measured the amount of probing required by SDL-RP and RDL-RP to find blocks. Recall that for these algorithms, we perform K maximum random probes in Phase 1 and double hashing in Phase 2. When K = 0, SDL-RP is equivalent to SDL and RDL-RP is equivalent to RDL. We found that varying the K value will cause the average number of probes required by SDL-RP to vary while the average probes for RDL-RP remains relatively constant. We set the number of disks, D, to 100 and the number of slots, P , to 10, 007 for these experiments. Figure 12a shows that with a low K, SDL-RP requires almost 1.5 times more probes on average than RDL-RP and there is a higher chance that termination of probing will occur in Phase 2 (double hashing) for both algorithms. Termination in Phase 2 for SDL-RP will lead to more probing than termination in Phase 2 for RDLRP. This results from the large gap of consecutive empty slots in SDL-RP since all the disks are clustered together. Using a higher K causes SDL-RP’s average probe count to converge with that of RDL-RP and Phase 1 termination is more likely, thus probabilistically leading to P/D average probes for both algorithms. Clearly, setting K to a lower value results in a better probing performance for RDL-RP than SDL-RP. Although the amount of probing required by both algorithms in Figure 12a seem similar when using large K’s, the maximum probe length of RDL-RP is shorter than that of SDL-RP. We show in Figure 12b that when setting K = 550, SDL-RP had a maximum probe length of 9, 930 while RDL-RP’s maximum probe length was 1, 206. In general, for either algorithm, setting K to a large value (e.g., on the order of P) should be avoided since there is a small chance that the maximum total probe lengths could be very large as well. Moreover, a very large K value will not result in significantly better load balancing. The choice in the number of slots, P , affects the average number of probes for SDL-RP and RDL-RP. We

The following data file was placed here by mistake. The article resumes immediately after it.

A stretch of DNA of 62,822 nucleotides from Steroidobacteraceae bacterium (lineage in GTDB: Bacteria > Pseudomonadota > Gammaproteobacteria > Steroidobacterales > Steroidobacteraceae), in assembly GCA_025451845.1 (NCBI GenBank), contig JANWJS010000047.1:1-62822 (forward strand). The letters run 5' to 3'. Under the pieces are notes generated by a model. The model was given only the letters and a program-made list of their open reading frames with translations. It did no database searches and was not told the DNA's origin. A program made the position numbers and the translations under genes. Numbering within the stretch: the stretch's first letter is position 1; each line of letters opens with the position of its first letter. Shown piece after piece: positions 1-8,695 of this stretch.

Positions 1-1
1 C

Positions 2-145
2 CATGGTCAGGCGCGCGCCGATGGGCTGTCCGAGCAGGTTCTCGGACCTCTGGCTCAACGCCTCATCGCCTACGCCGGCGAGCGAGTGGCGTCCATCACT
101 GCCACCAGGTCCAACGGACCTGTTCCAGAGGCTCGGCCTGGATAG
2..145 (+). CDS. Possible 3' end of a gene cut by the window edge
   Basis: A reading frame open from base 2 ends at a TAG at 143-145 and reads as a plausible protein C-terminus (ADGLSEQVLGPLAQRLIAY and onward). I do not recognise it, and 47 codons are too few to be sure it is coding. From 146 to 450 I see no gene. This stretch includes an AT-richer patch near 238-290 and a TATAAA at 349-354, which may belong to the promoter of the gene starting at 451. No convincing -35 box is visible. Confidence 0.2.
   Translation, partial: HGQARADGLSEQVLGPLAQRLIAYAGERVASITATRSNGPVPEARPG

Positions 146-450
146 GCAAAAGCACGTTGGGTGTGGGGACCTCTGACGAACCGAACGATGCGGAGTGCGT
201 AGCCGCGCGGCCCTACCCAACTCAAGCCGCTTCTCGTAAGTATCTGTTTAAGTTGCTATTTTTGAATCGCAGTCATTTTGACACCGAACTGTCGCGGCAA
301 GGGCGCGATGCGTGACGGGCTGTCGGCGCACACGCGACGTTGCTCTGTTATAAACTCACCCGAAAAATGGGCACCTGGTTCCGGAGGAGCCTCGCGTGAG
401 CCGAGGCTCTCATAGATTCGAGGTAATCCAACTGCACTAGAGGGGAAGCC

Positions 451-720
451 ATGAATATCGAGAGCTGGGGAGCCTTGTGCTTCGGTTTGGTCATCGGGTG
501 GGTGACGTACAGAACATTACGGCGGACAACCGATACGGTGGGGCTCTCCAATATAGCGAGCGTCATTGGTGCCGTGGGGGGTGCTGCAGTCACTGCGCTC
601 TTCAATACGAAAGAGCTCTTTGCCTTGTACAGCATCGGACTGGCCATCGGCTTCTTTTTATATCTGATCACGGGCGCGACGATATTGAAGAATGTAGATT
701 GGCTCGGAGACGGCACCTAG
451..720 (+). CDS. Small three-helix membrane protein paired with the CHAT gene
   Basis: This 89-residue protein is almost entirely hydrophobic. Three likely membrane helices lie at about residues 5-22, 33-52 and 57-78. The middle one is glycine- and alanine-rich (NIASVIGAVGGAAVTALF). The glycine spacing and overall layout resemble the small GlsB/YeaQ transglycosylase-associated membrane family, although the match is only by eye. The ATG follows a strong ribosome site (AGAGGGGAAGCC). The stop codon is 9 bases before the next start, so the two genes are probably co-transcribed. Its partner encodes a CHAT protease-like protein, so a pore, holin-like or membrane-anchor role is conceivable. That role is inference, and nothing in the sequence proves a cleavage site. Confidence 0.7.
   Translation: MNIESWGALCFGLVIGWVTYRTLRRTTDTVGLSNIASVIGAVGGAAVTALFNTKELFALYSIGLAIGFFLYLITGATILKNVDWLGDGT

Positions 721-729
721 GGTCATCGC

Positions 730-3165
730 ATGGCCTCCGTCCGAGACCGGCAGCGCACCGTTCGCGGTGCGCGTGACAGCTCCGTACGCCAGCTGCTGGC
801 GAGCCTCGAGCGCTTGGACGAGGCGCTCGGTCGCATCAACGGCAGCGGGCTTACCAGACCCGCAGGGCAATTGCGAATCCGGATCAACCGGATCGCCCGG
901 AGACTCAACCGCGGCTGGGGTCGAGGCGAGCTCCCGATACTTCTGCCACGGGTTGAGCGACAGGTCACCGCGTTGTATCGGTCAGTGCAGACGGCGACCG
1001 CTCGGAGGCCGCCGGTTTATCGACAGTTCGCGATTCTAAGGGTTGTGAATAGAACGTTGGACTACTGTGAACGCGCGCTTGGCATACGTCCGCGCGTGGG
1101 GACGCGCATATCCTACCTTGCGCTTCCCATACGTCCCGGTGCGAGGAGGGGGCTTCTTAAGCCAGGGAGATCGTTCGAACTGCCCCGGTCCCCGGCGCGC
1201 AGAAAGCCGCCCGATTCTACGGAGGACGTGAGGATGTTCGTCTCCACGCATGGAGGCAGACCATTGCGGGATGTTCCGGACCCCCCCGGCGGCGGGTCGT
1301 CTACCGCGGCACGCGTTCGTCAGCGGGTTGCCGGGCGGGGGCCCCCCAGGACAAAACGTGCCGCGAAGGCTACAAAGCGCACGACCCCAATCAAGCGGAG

set the number of disks, D, to 100 and use K = 50 random probes for Phase 1 to show the average number of probes as P varies. Figure 13a shows that, for both algorithms, the number of average probes increases as P increases since there are more empty slots to probe. The maximum probe lengths also increase as shown in Figure 13b. However, as P increases, SDL-RP requires more probes than RDL-RP since the size of the gap of consecutive empty slots increases. We want to set P to a large enough value to allow for more scale-up room since the maximum number of disks that the storage system can scale up to is P . However, using a large P value requires more probing so, ideally, the growth of the storage system should be gauged beforehand to determine a good P since it cannot be altered later without causing a complete reorganization of data blocks. An advantage of RDL-RP here is that even with a large P value, RDL-RP requires fewer average and maximum probes than SDL-RP, as shown in Figure 13. RDL produces a more uniform distribution of blocks than SDL as seen in Figure 11. When using a low maximum number of random probes, K, Figure 12 shows that RDL-RP requires fewer probes than SDL-RP when locating blocks. Figure 13 shows that with a large number of slots, P , RDL-RP results in fewer probes. Moreover, a large P value allows for a more scalable disk set. In all cases, RDL-RP performs the same as or better than SDL-RP.

8 Implementation issues In this section we explore several implementation issues with the storage scaling techniques described in this paper. These issues include continuous file availability during real-time block reorganization and providing block redundancy to improve load balancing.

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Fig. 13 Varying the number of slots, P (D = 100, K = 50).